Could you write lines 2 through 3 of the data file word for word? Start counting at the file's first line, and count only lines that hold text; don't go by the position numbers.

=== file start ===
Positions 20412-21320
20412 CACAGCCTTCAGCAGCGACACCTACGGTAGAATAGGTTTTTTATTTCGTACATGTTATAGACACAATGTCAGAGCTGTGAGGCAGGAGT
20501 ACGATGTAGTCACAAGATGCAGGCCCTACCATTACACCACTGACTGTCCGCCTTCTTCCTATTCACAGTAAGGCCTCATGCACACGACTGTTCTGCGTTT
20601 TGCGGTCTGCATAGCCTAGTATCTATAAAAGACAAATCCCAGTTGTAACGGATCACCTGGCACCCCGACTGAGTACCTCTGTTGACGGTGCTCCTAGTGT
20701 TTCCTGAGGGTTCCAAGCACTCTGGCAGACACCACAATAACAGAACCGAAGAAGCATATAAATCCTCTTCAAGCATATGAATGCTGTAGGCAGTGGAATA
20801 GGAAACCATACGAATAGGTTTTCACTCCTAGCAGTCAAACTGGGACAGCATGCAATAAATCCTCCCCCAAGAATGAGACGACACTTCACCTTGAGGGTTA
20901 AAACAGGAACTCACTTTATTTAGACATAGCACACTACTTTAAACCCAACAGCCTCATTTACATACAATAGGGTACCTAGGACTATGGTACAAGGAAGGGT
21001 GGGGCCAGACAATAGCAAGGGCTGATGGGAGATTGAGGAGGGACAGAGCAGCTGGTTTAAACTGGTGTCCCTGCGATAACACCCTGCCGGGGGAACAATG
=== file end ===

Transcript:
20412 CACAGCCTTCAGCAGCGACACCTACGGTAGAATAGGTTTTTTATTTCGTACATGTTATAGACACAATGTCAGAGCTGTGAGGCAGGAGT
20501 ACGATGTAGTCACAAGATGCAGGCCCTACCATTACACCACTGACTGTCCGCCTTCTTCCTATTCACAGTAAGGCCTCATGCACACGACTGTTCTGCGTTT